REPRODUCTIVE PERFORMANCE IN THE DES-EXPOSED DAUGHTERS
This research examined the relation between prenatal exposure to diethylstilbestrol (DES) and subsequent reproductive performance in females. Although previous studies have agreed that unfavorable pregnancy outcomes (spontaneous abortions, stillbirths, ectopic pregnancies, and premature births) occur with greater frequency in the exposed as compared to unexposed women, the role of exposure to DES in-utero on subsequent fertility (pregnancy achievement) remains controversial. Also, the possibility that the reproductive dysfunction reported in exposed women might be due to familial predisposition to reproductive dysfunction rather than to DES exposure has not been examined heretofore. The purposes of the research were to: (1) measure the overall differences in rates of live births between exposed and unexposed women; (2) determine if infertility or early unrecognized spontaneous miscarriages (as opposed to recognized fetal death) contributes to poor reproductive performance in the exposed; and (3) determine if constitutional predisposition contributes to poor reproductive performance in exposed daughters. The study population comprised those participants in the National Cooperative Diethylstilbestrol Adenosis (DESAD) Project who were identified through review of prenatal records. Birth interval curves (survival analyses) were used to compare the reproductive performance of exposed daughters and unexposed women. Birth interval curves were also constructed for unexposed siblings (of exposed participants) and unexposed nonsiblings to determine the role of constitutional predisposition in the reproductive performance of exposed daughters. The DES-daughters, as compared to unexposed women, were found to be at a reproductive disadvantage when the overall differences in rates of live births were compared. When the differences in rates of live births due specifically to infertility or early unrecognized spontaneous miscarriages (as opposed to recognized fetal death) were examined, the exposed maintained the reproductive disadvantage. This analysis was suggestive but not statistically significant for the first-birth-interval and was neither suggestive nor significant in the second-birth-interval. (Abstract shortened with permission of author.)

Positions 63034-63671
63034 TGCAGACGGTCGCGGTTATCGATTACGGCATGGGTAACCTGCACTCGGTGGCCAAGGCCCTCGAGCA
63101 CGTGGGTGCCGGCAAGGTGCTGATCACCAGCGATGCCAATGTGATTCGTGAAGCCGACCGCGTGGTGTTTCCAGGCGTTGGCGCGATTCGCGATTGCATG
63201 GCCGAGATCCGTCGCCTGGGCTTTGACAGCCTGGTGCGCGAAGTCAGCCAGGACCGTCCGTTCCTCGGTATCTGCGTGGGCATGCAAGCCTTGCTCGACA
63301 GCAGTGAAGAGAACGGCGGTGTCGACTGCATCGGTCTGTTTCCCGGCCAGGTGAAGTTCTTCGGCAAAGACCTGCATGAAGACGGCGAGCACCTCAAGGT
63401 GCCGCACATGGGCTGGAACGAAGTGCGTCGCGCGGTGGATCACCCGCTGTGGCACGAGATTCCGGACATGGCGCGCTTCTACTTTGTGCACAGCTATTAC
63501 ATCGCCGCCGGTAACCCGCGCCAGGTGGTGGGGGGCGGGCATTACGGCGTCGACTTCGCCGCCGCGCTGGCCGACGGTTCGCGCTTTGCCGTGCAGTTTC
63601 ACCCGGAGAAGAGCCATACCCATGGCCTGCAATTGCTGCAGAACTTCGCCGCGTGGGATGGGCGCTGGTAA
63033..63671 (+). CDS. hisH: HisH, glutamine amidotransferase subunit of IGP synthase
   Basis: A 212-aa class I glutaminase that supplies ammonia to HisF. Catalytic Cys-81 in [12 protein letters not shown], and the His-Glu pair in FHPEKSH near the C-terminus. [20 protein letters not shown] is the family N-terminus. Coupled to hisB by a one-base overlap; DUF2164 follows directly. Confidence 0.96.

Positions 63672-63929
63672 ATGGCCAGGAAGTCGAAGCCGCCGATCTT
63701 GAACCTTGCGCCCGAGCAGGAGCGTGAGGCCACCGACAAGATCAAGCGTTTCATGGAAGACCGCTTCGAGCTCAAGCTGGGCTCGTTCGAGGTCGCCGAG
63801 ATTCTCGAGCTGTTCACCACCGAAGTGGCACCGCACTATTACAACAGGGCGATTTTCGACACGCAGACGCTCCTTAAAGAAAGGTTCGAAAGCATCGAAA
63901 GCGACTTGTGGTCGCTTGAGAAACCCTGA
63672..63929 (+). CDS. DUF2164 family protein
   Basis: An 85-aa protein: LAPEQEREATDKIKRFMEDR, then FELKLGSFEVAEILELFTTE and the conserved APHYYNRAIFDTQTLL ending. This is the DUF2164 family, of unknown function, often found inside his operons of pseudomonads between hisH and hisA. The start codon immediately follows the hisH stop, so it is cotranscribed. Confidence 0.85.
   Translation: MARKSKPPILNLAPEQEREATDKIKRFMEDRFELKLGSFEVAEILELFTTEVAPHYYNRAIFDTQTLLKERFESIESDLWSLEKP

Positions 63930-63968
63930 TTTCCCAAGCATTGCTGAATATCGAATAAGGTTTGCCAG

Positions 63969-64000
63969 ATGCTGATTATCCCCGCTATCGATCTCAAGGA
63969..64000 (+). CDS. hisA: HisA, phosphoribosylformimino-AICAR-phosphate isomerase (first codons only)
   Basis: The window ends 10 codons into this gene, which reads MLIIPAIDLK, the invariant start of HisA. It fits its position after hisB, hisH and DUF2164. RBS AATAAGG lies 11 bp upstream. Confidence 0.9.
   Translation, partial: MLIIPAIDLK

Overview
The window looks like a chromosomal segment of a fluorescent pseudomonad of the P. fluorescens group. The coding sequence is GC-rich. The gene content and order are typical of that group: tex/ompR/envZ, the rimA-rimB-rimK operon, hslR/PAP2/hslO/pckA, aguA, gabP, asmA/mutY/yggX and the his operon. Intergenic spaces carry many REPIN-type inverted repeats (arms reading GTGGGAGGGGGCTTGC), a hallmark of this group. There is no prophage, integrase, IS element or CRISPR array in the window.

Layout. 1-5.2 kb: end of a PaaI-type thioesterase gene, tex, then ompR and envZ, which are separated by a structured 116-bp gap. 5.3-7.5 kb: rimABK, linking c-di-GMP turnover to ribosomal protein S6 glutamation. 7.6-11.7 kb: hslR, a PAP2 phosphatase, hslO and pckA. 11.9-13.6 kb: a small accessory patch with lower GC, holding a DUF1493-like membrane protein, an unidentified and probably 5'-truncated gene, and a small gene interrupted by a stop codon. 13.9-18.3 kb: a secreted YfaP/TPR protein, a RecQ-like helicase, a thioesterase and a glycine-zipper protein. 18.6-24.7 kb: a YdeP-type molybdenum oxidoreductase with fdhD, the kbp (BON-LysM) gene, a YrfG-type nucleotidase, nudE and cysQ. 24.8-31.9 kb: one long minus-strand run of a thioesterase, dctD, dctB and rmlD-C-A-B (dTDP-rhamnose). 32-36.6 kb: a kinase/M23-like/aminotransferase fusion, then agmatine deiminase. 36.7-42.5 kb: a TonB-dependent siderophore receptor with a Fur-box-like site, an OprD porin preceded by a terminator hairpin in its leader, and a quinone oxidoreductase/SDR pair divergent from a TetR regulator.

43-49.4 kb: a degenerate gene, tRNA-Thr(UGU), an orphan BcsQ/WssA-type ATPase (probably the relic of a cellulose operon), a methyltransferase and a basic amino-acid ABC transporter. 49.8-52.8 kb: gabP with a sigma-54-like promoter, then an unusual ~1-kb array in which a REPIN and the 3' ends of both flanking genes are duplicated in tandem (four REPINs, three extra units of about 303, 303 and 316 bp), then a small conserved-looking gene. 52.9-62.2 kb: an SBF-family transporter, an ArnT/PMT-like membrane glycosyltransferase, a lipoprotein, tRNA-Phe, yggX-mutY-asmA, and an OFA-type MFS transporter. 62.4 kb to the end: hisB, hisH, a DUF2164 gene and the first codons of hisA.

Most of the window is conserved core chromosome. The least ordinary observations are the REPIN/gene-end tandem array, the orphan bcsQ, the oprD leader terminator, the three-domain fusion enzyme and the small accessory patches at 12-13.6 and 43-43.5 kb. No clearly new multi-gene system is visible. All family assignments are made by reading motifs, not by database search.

HEBERT, PATRICIA ROBERTSON, "REPRODUCTIVE PERFORMANCE IN THE DES-EXPOSED DAUGHTERS" (1984). Texas Medical Center Dissertations (via ProQuest). AAI8505175.